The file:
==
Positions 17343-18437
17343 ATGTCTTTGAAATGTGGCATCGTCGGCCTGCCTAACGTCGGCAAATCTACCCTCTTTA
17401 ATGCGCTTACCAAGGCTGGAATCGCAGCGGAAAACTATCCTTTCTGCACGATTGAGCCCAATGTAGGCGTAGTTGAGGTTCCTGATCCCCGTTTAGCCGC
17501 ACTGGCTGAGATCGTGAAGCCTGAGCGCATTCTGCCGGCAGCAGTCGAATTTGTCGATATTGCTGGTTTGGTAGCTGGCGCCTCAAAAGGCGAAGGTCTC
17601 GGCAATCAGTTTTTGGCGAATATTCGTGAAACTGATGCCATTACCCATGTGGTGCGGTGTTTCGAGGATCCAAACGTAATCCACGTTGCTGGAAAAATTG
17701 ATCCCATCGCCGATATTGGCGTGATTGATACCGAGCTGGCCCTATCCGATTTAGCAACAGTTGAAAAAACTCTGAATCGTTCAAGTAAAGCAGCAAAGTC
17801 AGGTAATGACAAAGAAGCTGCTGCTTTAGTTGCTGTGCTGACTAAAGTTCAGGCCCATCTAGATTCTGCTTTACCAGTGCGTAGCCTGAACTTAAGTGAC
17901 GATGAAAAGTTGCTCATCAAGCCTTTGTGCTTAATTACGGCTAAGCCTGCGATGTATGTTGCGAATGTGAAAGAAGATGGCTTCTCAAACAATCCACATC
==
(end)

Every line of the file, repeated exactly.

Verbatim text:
Positions 17343-18437
17343 ATGTCTTTGAAATGTGGCATCGTCGGCCTGCCTAACGTCGGCAAATCTACCCTCTTTA
17401 ATGCGCTTACCAAGGCTGGAATCGCAGCGGAAAACTATCCTTTCTGCACGATTGAGCCCAATGTAGGCGTAGTTGAGGTTCCTGATCCCCGTTTAGCCGC
17501 ACTGGCTGAGATCGTGAAGCCTGAGCGCATTCTGCCGGCAGCAGTCGAATTTGTCGATATTGCTGGTTTGGTAGCTGGCGCCTCAAAAGGCGAAGGTCTC
17601 GGCAATCAGTTTTTGGCGAATATTCGTGAAACTGATGCCATTACCCATGTGGTGCGGTGTTTCGAGGATCCAAACGTAATCCACGTTGCTGGAAAAATTG
17701 ATCCCATCGCCGATATTGGCGTGATTGATACCGAGCTGGCCCTATCCGATTTAGCAACAGTTGAAAAAACTCTGAATCGTTCAAGTAAAGCAGCAAAGTC
17801 AGGTAATGACAAAGAAGCTGCTGCTTTAGTTGCTGTGCTGACTAAAGTTCAGGCCCATCTAGATTCTGCTTTACCAGTGCGTAGCCTGAACTTAAGTGAC
17901 GATGAAAAGTTGCTCATCAAGCCTTTGTGCTTAATTACGGCTAAGCCTGCGATGTATGTTGCGAATGTGAAAGAAGATGGCTTCTCAAACAATCCACATC